Marine Collagen: Why It May Be The Best Collagen For Digestion Issues & More

Contributing Health & Nutrition Editor By Stephanie Eckelkamp
Contributing Health & Nutrition Editor
Stephanie Eckelkamp is a writer and editor who has been working for leading health publications for the past 10 years. She received her B.S. in journalism from Syracuse University with a minor in nutrition.
Medical review by Marvin Singh, M.D.
Integrative Gastroenterologist
Dr. Marvin Singh is an Integrative Gastroenterologist in San Diego, California. He is trained and board certified in Internal Medicine and Gastroenterology/Hepatology.

Photo by Nadine Greeff / Stocksy

Collagen is the most abundant protein in the human body. It's found in our tendons, ligaments, skin, muscles, bones, and blood vessels—and it plays a vital role in maintaining our overall structural integrity.

Unfortunately, our bodies produce about 1 percent less collagen with each passing year, and we're consuming far less of it from natural sources than we used to. This, of course, isn't a recipe for good health—and it's exactly why dozens of food and supplement companies are beginning to make products that help you fill the void.

"For the majority of human history, our diet would have been much more collagen-rich than it is today. Because of this collagen deficiency, supplementation of collagen has been shown in the scientific literature to improve a wide variety of symptoms like lowered inflammation; improved cellular repair of joints, skin, and bone density; as well as blood sugar balance and hair growth," says Will Cole, D.C., mbg Collective member and best-selling author of the newly published Ketotarian.

Some of the first products to hit store shelves were bovine collagen peptides and gelatin, but now, we're seeing an increasing number of marine collagen powders (aka marine collagen peptides or marine hydrolyzed collagen), which cater to people avoiding meat. "Marine collagen is one of my favorite sources of clean protein," says Cole.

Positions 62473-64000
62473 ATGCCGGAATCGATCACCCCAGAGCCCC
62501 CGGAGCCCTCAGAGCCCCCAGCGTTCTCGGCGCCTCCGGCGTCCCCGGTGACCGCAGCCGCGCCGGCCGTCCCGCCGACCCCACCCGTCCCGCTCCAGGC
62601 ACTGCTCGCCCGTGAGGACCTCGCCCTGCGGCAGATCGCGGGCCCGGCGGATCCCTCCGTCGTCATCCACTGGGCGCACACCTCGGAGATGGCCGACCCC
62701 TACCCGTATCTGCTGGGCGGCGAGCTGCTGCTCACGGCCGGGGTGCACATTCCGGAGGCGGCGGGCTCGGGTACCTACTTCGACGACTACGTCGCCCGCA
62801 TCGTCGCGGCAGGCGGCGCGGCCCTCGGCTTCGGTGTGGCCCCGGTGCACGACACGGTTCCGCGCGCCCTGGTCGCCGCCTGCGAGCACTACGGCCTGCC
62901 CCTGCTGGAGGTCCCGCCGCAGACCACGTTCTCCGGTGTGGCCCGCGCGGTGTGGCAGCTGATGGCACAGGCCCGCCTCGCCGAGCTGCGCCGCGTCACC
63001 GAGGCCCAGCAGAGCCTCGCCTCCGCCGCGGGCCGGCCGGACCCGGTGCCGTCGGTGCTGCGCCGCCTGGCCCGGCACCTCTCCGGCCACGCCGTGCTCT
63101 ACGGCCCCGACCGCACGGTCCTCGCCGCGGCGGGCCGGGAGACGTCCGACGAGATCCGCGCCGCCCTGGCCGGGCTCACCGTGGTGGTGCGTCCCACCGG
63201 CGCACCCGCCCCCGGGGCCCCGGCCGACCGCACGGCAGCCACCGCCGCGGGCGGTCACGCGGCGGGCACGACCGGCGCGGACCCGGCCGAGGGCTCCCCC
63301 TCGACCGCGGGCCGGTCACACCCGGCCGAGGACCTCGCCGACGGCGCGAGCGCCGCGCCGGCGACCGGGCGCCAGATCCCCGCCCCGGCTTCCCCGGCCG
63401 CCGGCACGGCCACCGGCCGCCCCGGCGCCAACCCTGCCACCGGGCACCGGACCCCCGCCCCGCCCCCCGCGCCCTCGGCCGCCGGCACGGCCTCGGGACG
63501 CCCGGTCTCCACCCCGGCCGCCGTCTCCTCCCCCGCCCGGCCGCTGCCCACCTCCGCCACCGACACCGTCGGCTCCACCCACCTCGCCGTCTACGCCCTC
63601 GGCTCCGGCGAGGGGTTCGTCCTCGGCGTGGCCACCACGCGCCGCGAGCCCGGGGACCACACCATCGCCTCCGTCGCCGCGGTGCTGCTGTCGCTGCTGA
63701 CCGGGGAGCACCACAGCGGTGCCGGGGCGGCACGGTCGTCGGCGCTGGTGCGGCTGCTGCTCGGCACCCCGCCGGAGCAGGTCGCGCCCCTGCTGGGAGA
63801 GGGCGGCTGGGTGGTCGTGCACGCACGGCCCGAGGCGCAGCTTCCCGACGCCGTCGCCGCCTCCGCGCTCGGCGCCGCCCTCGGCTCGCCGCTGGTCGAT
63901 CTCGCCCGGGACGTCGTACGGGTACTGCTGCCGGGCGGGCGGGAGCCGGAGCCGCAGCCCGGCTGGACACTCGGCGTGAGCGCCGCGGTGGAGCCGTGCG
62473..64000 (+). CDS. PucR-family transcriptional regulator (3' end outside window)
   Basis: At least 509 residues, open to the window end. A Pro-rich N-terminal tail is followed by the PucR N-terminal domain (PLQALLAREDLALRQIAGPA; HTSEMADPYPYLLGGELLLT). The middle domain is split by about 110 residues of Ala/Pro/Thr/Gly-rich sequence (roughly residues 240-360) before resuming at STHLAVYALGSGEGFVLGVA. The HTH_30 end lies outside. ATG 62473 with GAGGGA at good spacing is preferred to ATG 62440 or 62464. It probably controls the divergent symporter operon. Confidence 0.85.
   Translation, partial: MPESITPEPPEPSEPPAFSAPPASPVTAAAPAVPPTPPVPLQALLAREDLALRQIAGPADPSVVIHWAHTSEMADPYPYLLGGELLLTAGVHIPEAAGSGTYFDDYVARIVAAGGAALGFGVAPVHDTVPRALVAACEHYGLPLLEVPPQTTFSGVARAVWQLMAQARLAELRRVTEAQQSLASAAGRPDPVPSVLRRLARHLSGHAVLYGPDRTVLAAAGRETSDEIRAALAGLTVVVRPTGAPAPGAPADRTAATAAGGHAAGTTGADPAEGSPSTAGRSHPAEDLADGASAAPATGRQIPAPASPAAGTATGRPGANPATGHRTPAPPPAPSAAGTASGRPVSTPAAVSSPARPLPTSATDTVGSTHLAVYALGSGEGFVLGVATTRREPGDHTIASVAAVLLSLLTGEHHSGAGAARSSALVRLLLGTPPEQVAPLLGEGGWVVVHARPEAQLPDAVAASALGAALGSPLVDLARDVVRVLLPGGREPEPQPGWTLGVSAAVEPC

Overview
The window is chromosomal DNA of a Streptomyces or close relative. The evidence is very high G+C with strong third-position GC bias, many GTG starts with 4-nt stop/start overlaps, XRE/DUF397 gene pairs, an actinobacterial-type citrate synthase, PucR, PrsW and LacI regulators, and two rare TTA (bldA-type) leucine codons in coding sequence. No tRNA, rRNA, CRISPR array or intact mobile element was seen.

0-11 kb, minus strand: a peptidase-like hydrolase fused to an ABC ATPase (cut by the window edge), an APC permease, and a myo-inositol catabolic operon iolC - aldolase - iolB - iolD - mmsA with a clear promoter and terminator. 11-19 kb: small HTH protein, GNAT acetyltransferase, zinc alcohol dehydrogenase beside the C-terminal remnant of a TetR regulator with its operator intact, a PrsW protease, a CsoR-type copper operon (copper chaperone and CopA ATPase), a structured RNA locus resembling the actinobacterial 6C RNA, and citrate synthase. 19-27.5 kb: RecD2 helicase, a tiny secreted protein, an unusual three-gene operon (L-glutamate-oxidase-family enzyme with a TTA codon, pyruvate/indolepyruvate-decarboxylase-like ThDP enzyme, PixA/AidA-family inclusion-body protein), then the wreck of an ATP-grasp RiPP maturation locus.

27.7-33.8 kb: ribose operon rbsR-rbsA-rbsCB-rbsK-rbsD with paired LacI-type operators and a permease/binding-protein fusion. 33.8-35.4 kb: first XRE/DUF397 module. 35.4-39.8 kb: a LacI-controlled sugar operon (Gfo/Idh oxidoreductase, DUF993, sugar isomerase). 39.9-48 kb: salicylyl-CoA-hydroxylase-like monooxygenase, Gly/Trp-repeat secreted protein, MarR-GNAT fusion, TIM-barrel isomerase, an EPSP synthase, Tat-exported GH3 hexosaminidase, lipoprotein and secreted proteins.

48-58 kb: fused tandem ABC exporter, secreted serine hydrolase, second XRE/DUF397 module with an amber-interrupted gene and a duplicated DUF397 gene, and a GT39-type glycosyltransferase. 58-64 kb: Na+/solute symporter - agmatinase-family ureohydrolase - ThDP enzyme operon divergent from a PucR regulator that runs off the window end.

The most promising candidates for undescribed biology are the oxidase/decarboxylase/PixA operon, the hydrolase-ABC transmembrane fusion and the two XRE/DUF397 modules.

Here's a rundown of marine collagen health benefits, potential side effects, and how it compares to bovine collagen—plus, what to look for in a supplement.

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So what is marine collagen?

Much of the marine collagen sold today is derived from fish like cod or snapper, specifically the skin and scales of these fish. Once the collagen protein is removed, it's broken down into smaller units of protein (or peptides) through a process called hydrolysis. These smaller bits make it so marine collagen peptides easily dissolve in hot or cold liquids, which makes it great for adding to your morning coffee, smoothie, or oatmeal. And yes, it's odorless and tasteless.

But what makes marine collagen a smart pick? In addition to being a quality source of protein and collagen for people avoiding meat or following a pescatarian-style diet, it's rich in a specific type of collagen that's commonly found in our own bodies: Type I collagen.

While at least 28 "types" of collagen can be found in the human body, three types—Type I, Type II, and Type III—comprise about 90 percent of all collagen in the body. Type I collagen, specifically, is found all over the body (except for cartilage) and is most highly concentrated in bone, ligaments, tendons, skin, hair, nails, and the gut lining.

As with all sources of collagen, though, the body doesn't simply absorb marine collagen whole and deliver it directly where it needs to go. It breaks the collagen down into its individual amino acids, which are then absorbed and utilized by the body. It's marine collagen's unique amino acid profile that makes it a truly beneficial source of protein. While it contains 18 amino acids, marine collagen is characterized by high levels of glycine, proline, and hydroxyproline. These amino acids, which are hard to find in meaningful quantities elsewhere, are crucial building blocks of skin collagen, tendons, and ligaments and have been shown to boost health in a number of other ways, such as decreasing inflammation and bolstering the immune system.